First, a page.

Real estate investment trusts (REITs) led the major asset classes last week as investors dumped stocks, based on a set of exchange-traded funds.
Equities in emerging markets (NYSEARCA:EEM) took the biggest hit as escalating tensions in the US-China trade war triggered a rise into safe-haven assets.
Vanguard Real Estate (VNQ) delivered last week’s top performance, adding 1.2% for the trading week through Friday, Aug. 2. The gain marked the fund’s second consecutive weekly advance, lifting the ETF to just below a record high. The gain stands out amid last week’s revival of risk-off sentiment, prompting The Wall Street Journal to report that REITs are exhibiting a fresh bout of “resilience.” A review over the weekend of the asset class noted that “after a sluggish end to 2018, real-estate investment trusts are showing promise again.”
By contrast, stocks in emerging markets fell hard last week. Vanguard FTSE Emerging Markets (NYSEARCA:VWO) tumbled 4.7%–the ETF’s deepest weekly loss since May. The latest round of selling is linked with the escalation in the US-China trade conflict via President Trump’s decision on Friday to slap yet more tariffs on Chinese imports.
“The risk to emerging-market assets in the near term is skewed to the downside,” says Patrick Wacker at UOB Asset Management in Singapore.
The start of this week’s trading doesn’t look any kinder on the trade-war front following the slide in China’s currency, which crossed a politically sensitive point vs. the US dollar(NYSEARCA:UUP) on Monday. “I think this is clearly a retaliation that in the past China has refrained from doing,” advises Claudio Piron, co-head of Asia rates and foreign exchange strategy at Bank of America Merrill Lynch Global Research.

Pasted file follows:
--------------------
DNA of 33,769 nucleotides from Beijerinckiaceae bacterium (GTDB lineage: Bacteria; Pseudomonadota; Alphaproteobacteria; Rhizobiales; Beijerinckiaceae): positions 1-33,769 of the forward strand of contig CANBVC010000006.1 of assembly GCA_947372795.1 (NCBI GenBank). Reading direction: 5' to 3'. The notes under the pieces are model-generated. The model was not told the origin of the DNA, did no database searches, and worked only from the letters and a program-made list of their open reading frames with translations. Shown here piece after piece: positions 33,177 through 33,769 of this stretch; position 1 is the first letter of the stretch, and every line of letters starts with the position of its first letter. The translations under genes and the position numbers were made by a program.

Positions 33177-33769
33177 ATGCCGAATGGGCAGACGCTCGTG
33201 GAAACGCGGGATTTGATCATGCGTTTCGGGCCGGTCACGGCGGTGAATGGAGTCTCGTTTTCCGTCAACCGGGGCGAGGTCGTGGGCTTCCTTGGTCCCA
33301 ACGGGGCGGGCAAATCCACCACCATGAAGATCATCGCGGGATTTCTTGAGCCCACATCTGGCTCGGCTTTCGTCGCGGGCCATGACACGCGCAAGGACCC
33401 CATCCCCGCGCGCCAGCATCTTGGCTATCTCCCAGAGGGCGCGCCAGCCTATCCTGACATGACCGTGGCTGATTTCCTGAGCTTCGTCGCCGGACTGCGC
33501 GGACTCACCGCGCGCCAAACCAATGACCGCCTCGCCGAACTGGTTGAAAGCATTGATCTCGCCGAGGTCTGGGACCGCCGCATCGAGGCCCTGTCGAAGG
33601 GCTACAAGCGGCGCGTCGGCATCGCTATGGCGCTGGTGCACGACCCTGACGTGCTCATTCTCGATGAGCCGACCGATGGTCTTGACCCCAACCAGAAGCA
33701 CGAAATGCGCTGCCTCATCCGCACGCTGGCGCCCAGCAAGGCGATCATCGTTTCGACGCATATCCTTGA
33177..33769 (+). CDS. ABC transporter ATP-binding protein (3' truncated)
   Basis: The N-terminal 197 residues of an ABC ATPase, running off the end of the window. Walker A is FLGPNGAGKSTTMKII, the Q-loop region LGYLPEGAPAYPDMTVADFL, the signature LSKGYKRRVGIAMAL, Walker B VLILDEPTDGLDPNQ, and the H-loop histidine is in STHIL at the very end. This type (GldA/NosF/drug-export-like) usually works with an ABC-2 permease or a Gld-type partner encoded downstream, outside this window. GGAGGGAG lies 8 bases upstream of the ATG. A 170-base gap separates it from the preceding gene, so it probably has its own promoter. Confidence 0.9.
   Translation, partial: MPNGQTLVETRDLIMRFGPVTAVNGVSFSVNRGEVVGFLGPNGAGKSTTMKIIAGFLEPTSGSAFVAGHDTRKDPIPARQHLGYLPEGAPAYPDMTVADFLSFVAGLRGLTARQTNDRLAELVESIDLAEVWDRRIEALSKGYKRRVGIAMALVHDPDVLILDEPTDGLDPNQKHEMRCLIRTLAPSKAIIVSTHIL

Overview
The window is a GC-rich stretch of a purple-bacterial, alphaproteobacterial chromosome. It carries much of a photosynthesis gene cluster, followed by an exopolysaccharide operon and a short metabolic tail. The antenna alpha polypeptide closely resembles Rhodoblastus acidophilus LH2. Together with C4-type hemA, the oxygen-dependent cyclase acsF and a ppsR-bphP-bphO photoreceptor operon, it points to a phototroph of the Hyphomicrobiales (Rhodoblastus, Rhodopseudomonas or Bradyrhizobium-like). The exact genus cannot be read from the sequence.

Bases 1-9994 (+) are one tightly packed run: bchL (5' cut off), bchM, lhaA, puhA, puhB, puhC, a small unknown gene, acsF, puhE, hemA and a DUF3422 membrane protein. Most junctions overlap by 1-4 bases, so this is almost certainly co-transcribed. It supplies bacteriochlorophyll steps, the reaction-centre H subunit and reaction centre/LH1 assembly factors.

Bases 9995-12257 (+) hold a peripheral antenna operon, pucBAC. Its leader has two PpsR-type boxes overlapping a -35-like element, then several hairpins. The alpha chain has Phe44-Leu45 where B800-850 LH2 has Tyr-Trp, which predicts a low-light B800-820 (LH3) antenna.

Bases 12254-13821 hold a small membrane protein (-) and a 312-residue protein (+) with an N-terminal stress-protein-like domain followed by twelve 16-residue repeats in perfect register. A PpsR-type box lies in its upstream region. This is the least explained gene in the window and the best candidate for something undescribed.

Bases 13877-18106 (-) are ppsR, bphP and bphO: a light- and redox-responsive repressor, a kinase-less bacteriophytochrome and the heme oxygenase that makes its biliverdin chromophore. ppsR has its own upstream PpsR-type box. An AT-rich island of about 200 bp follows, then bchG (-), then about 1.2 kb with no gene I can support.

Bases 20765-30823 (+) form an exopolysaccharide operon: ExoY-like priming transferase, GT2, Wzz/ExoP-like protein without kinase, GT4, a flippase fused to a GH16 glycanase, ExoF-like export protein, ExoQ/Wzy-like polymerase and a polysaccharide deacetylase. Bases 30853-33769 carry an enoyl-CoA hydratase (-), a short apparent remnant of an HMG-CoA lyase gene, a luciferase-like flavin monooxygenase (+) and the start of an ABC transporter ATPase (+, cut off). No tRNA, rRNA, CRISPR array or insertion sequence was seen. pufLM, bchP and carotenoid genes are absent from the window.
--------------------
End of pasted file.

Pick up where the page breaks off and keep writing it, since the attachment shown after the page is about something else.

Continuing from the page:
Meanwhile, the latest selling bias weighed on an ETF-based version of Global Market Index (GMI.F). This unmanaged benchmark, which holds all the major asset classes (except cash) in market-value weights, fell 1.9% last week—the index’s deepest weekly loss so far this year.
Last week’s trading action strengthened REITs’ performance leadership for the one-year window. VNQ is up 13.4% over the past 12 months through Friday’s close – well ahead of the rest of the major asset classes.
The biggest one-year loss remains firmly entrenched in broadly defined commodities: iShares S&P GSCI Commodity-Indexed Trust (GSG) is down 12.3% vs. the year-ago price.
GMI.F is holding on to a modest gain for the one-year window, posting a 3.4% total return.
Despite the latest setback in stocks around the world, profiling the state of momentum for the major asset classes still reflects a bullish bias overall. The analysis is based on two sets of moving averages for the ETFs listed above. The first compares the 10-day moving average with its 100-day counterpart — a proxy for short-term trending behavior (red line in chart below). A second set of moving averages (50 and 200 days) represents an intermediate measure of the trend (blue line). As of Friday’s close, the two indicators continue to reflect widespread positive momentum. The question is whether the latest escalation in the US-China trade conflict is one too many hurdles for the crowd to overlook?